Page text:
It was a weekend of boxing, alright!
Fighter of the Week: Terence Crawford
Ray Beltran was no pushover, and Ray Beltran didn't fight poorly, either. Beltran did what he could. Which, as it turned out, wasn't a whole lot against Terence Crawford, who firmly established himself as the best lightweight in the world.
That's Crawford's final note at lightweight, too, as he's moving up to 140 pounds. There's even talk of him being an opponent for Manny Pacquiao, which feels rushed, but what doesn't anymore? Tim Bradley was rushed. Chris Algieri was rushed. Without Mayweather or other Haymon fighters available to fight Manny, the options are limited.
Now, the one good thing is that if Pacquiao doesn't fight Mayweather, Jessie Vargas might be every bit as marketable a PPV opponent as Terence Crawford. I mean, that's not particularly good for us, but it does mean that Crawford doesn't have to be rushed in. They can rush in Vargas instead, and give Crawford another fight or two to see what's what at 140.
With Crawford vacating the WBO lightweight belt soon, that will put him in prime position to fight for the WBO junior welterweight title that Chris Algieri was ridiculously stripped of for fighting the WBO welterweight champion, Pacquiao. And if Pacquiao does officially move down, he'd be given a shot immediately, obviously. So the WBO really covered its bases by ousting Algieri. Slick stuff, WBO.
Is anyone itching to watch Crawford pick Ruslan Provodnikov apart?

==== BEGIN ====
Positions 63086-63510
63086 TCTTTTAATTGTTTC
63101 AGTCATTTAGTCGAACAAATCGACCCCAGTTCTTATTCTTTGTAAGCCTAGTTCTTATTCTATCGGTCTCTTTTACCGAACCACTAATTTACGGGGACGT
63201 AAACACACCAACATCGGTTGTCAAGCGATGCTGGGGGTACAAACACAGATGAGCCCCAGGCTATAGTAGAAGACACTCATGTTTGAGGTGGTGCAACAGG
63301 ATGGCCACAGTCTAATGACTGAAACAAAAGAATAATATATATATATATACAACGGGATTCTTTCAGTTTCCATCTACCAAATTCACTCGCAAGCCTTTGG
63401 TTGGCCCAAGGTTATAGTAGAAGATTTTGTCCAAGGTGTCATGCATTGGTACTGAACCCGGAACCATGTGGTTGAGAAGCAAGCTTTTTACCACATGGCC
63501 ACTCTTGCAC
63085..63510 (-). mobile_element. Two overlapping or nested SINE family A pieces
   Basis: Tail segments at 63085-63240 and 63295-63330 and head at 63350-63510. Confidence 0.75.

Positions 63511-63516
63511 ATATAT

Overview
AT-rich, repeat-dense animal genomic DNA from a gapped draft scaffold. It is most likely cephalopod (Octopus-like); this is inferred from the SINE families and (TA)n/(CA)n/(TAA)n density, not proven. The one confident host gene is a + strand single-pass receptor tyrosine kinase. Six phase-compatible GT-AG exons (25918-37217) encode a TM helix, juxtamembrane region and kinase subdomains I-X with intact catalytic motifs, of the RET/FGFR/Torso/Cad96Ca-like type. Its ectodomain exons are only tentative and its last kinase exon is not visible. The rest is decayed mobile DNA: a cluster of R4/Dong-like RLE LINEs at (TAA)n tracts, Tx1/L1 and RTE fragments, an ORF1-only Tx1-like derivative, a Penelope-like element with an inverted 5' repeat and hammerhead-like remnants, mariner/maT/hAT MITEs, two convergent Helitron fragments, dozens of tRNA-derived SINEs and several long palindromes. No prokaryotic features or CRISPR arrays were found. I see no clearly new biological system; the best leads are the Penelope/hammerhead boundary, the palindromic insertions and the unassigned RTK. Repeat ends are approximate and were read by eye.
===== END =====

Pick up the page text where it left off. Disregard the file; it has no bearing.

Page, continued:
Fight of the Week: Evgeny Gradovich D-12 Jayson Velez
In a back-and-forth battle with a great style clash, Gradovich (19-0-1, 9 KO) retained his IBF featherweight title over Velez (22-0-1, 16 KO) in the HBO co-feature on Saturday night, with scores of 117-111 Gradovich, 115-113 Velez, and 114-114.
This was a fight where two guys come out looking better. Velez showed he can fight at this level, while Gradovich showed that no matter who he's against or how successful they are, he can keep up his relentless pressure fighting. Robert Garcia must really love training this guy. A rematch between the two would make sense, since it's not like either of them are going to be banging down the doors for money fights, even if they earned a payday after this one.
Bomb of the Week: Tyson Fury RTD-10 Dereck Chisora
Much like last week's Cleverly-Bellew rematch, this fight was better the first time around, before the rematch loser had his spirit broken. Cleverly fought like a man with no confidence against Bellew, losing a split decision, and Chisora fought like a man with no confidence en route to being stopped. More than Cleverly, though, Chisora fought like he just didn't even care to be there. He found out early that Fury was going to be happy to smack him in the face with a jab constantly, and Chisora no longer seems to have the determination to bull his way in. He sort of just walked toward Fury in a haze, occasionally unleashing a wide right hand that Fury could easily avoid. It got kind of sad, actually.